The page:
Coraline (Two-Disc Collector's Edition) – DVD Review
By Jeff Swindoll Jul 20, 2009, 19:34 GMT
From the director of "The Nightmare Before Christmas" comes this wondrous and thrilling, fun and suspenseful adventure in eye-popping 3-D! A treat for the entire family, this modern, magical tale, teaches one of life\'s most important lessons: things aren\'t always better on the other side of the door. And, as the first stop motion animated feature to be originally filmed in 3-D, it\'s unlike anything moviegoers have ever seen before. ...more
Neil Gaiman’s fantasy novel is given fine treatment by stop-motion director Henry Selick. Selick is more known for Nightmare before Christmas and he adds another fine effort to his filmography to go along with that one.
Coraline Jones (Dakota Fanning) has moved into the Pink Palace apartments. Her parents Mel (Teri Hatcher) and Charlie (John Hodgman) are busy writing an agricultural catalog and don’t have time for her.
She begins to explore the woods around the Pink Palace and happens upon “Wybie” Lovat (Robert Bailey, Jr.) who tells her that his grandmother thinks strange things have happened in the Pink Palace. Coraline also meets the other tenants, the Russian circus performer Mr. Bobinsky (Ian McShane) and retired actresses Miss Spink (Jennifer Saunders) and Miss Forcible (Dawn French).
She also discovers a small door that has been wallpapered over, but it’s locked. She asks her mother about it and in hopes of getting some work done, her mother finds the key to the door.
However, Coraline’s hopes of adventure are cut short when she opens the door and a brick wall is what is behind the mysterious door. Later that night, Coraline is awakened by some strange mice that she follows. They go through the small door, which is no longer bricked up but leads her to another world that is a more attractive copy of the one she left and a stray cat (Keith David) who is silent in the real world talks in this fantasyland.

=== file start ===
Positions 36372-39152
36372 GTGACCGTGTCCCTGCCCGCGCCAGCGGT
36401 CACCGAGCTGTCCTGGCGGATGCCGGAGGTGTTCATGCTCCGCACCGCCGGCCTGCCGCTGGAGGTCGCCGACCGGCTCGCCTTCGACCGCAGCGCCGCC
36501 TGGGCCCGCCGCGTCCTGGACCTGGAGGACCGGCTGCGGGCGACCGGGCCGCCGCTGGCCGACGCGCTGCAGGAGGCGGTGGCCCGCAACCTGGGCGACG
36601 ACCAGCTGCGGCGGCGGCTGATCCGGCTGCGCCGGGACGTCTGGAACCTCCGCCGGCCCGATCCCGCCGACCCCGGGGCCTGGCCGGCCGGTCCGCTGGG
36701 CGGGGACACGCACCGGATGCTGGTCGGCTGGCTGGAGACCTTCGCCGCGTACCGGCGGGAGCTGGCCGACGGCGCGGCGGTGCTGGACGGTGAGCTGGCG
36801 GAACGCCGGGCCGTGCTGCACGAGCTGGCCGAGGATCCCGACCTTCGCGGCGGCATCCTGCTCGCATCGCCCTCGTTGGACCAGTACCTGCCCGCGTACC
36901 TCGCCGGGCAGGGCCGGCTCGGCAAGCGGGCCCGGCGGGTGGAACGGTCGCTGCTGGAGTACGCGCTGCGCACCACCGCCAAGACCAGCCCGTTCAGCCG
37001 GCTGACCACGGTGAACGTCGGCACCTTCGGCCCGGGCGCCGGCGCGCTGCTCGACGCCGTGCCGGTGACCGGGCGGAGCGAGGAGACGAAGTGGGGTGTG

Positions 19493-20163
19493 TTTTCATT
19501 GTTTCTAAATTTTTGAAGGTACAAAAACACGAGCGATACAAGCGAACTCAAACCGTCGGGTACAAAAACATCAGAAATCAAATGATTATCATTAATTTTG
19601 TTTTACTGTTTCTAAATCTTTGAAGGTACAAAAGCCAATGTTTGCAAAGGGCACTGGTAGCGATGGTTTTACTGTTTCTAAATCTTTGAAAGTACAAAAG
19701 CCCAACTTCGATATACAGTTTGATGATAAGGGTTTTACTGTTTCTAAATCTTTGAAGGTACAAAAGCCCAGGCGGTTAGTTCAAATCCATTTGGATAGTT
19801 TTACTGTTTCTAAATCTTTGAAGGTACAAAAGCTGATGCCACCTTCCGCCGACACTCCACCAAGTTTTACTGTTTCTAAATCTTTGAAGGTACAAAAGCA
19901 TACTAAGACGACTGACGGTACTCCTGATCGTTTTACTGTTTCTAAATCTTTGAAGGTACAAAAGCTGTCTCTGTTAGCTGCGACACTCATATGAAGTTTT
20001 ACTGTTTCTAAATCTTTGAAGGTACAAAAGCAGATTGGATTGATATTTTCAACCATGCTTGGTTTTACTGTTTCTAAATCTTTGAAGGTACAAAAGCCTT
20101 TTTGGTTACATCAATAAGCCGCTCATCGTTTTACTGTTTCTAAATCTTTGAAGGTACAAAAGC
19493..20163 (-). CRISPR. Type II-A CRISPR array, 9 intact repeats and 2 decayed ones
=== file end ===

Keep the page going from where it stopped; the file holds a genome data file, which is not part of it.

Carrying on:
Her “other” mother and father are more attentive and take an interest in her, but things get more sinister with each subsequent visit to this other world.
Coraline is a delight. Director Henry Selick adds another stop-motion masterpiece to his canon that includes Nightmare before Christmas (1993) and James and the Giant Peach (1996). Coraline joins those masterworks in their exciting, nostalgic stop-motion execution, their dark tendencies, and whimsical finished films.
Coraline is based on the novel by Neil Gaiman from 2002 and played in certain venues in 3D. It has the feel of a film that is destined to join Nightmare in classic status, if not officially at least in the hearts of millions of fans.
The vocal cast is top notch with standouts being Coraline herself, Dakota Fanning. She’s given wonderful support from McShane, French and Saunders, Hatcher, Hodgman, Bailey, and a wonderful turn from Keith David as the cat. I’ve always been a fan of stop-motion and remember fondly those holiday specials using it.
Coraline may have a more modern twist as far as the story goes, but it does produce a feeling of nostalgia that makes it an excellent film.
Coraline is presented in anamorphic widescreen (1.85:1) and is enhanced for 16x9 televisions.
Disc one is double-sided with a 2D version on Side A and a 3D version on Side B. You also get four 3D glasses for your 3D viewing pleasure. Special features include a commentary with director Selick and composer Bruno Coulais.
Disc two contains the remainder of the special features as well as the digital copy. First up is 9 minutes of deleted scenes with introductions by Selick. The 35 minute “Making of Coraline” delves into the production of the film and the 10 minute “Voicing the Characters” talks to the rich vocal cast.
Coraline is just a wonderful film. It’s expertly rendered and cast and adds another classic to Henry Selick’s filmography. It comes highly recommended for kids of all ages, though some of the dark themes might be too much for the wee tikes.